Blog | The Importance of Good Design: Wakefield Civic Society responds to the Farrell Review of Architecture and the Built Environment

Wakefield Civic Society

an organisation dedicated to making Wakefield a better place in which to live, work or relax.

Hepworth Gallery, Wakefield

The Importance of Good Design: Wakefield Civic Society responds to the Farrell Review of Architecture and the Built Environment

Posted on 18 April 2014 by

In the week in which the Society presented its annual Design Awards, Kevin Trickett, the President of Wakefield Civic Society, called for much greater emphasis to be given to the importance of good design in all aspects of place making.

Referring to the Review of Architecture and the Built Environment published last week by Sir Terry Farrell CBE, whose expert panel included Wakefield resident and Director of Beam, Robert Powell, Mr Trickett said “Wakefield Civic Society was established in 1964 to promote an interest in good design, architecture and town planning.For fifty years, the Society has argued for the very highest standards in architecture and design, rewarding the best examples in our city with our Design Awards, now presented annually. But this is something that has to be embraced by society at large: it cannot just be left to the professionals and politicians; everyone needs to engage with the debate on what makes for good design, be they local residents, councillors, public officials, property owners, business leaders or school teachers, we all have a role to play. Collectively, we need to better understand the benefits that good design can bring – from the obvious ones of creating attractive places that people will want to live and work in or to visit, through to the less tangible but hugely important benefits to our overall happiness and well-being. And this applies equally to new buildings as it does to how we use and re-use old buildings.

“We are, therefore, very pleased to see that the Farrell Review calls for the way we shape our physical environment to be taught as early as possible in schools. This doesn’t have to be a separate subject tacked onto the curriculum but something that can be woven into many subjects to stimulate thinking and creativity, whether it be about the design of a town or city, a street or shopping centre, a single building or even a piece of furniture or sculpture; we should be instilling an interest in design and aesthetics to give the next generation both the confidence and the vocabulary to take part in the debate about place making and to influence outcomes. As Farrell says “Youth participation in civic matters focusing on the built environment could be key to inspiring and training the next generation of design-aware civic leaders and entrepreneurs.”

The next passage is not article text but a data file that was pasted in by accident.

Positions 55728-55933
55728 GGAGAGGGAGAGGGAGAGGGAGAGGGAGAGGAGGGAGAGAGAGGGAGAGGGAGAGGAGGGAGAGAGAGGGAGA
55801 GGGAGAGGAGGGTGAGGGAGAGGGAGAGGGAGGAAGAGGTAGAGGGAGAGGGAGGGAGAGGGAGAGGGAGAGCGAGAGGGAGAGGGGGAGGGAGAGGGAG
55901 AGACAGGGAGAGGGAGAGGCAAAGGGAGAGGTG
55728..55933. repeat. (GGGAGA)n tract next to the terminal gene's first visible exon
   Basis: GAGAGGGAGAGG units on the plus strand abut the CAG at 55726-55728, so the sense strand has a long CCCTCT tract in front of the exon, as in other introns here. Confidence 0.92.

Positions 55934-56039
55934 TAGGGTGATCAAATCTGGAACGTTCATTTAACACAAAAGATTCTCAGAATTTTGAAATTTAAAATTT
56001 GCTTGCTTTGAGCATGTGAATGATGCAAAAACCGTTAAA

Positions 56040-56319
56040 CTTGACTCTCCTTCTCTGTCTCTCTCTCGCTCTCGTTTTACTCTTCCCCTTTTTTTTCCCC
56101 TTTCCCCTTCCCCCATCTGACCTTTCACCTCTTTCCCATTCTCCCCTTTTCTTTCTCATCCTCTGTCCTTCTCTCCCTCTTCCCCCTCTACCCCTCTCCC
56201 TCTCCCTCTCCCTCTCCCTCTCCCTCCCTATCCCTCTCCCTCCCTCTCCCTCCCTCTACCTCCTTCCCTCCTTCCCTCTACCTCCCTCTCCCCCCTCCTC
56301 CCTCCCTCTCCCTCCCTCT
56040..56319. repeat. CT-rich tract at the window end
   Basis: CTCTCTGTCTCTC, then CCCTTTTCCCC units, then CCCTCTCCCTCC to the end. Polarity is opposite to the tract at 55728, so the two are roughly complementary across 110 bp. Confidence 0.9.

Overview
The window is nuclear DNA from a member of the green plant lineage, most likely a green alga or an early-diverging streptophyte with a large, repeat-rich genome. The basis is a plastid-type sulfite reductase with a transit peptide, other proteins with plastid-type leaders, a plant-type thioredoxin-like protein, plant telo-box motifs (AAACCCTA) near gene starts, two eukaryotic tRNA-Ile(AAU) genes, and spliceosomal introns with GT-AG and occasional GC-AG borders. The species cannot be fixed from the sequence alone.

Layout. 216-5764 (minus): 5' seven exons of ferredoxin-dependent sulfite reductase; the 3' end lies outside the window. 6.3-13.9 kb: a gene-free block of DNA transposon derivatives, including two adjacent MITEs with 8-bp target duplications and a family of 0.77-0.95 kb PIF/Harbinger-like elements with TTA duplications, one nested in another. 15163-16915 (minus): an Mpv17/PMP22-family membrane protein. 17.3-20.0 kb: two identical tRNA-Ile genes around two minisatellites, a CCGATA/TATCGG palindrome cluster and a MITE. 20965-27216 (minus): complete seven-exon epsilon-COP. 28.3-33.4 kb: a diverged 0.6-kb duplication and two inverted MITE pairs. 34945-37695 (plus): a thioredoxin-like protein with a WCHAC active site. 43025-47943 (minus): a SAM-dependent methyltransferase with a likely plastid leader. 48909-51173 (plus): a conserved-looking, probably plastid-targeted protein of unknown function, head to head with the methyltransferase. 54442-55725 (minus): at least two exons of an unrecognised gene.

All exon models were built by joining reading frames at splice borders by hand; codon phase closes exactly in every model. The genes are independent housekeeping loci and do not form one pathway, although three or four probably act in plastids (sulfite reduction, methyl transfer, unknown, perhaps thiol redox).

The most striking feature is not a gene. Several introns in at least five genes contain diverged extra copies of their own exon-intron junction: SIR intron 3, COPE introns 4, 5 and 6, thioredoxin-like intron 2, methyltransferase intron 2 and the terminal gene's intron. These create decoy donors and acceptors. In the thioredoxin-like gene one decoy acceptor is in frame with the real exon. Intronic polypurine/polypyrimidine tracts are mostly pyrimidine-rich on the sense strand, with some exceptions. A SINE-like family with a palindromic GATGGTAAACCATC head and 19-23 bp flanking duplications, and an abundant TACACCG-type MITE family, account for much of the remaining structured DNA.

Mr Trickett continued “When we talk about design quality in buildings, it is not just about how a new building looks, it is also important to consider how it works, how people will relate to it and use it. It is also important to think about how long a building will last. As Farrell’s report points out “What we build today is the heritage of the future….it must stand the test of time”. How many of the buildings we see being constructed today will be with us 50 or 60 years from now? This is a very relevant question here and now in Wakefield with the future of our Market Hall being discussed – a building that was completed just six, not 60, years ago!”

Mr Trickett said that the Farrell review was a wide-ranging but very accessible report that deserves close reading, and added that many of the report’s recommendations resonated with the work of the Civic Society.One in particular had special appeal – that each local authority could nominate “Civic Champions” who would actively engage with the community to help shape neighbourhood plans and improve design quality. This would be one step towards making the whole planning process much more democratic, not to prevent development but to involve the community in helping to ensure that it is the best designs that go forward; in other words, as Farrell concludes – “it’s about making the ordinary better”.

Mr Trickett added “This is particularly important when it comes to the provision of housing as much modern housing development is mediocre at best and this is bred out of a desire by mass housing providers to build what they know they can sell; there is little incentive to experiment. The Society has a category in its annual Design Awards for housing developments, but we are seldom sufficiently impressed by what we see to make an award. We long to see something that is innovative and inspiring. With all the new housing this is required to meet the current housing targets, we now have a real opportunity to do something very special here in Wakefield”.

The Farrell Review: In January 2013 Ed Vaizey, Minister for Culture, Communications and the Creative Industries, asked Sir Terry Farrell CBE to undertake a national review of architecture and the built environment. He undertook the Review independently with his team at Farrells and advised by a panel of 11 industry leaders with a breadth of experience that covered education, outreach, urbanism, architecture, property and philosophy. One of the panel members was Wakefield resident Robert Powell, Director of Beam based at the Orangery.

The Farrell Review led to the publication of a report containing 39 recommendations. It can be downloaded from


Make sure you fill in the required fields. No HTML or other code is allowed in the commenting field. Thanks for sharing your views with us.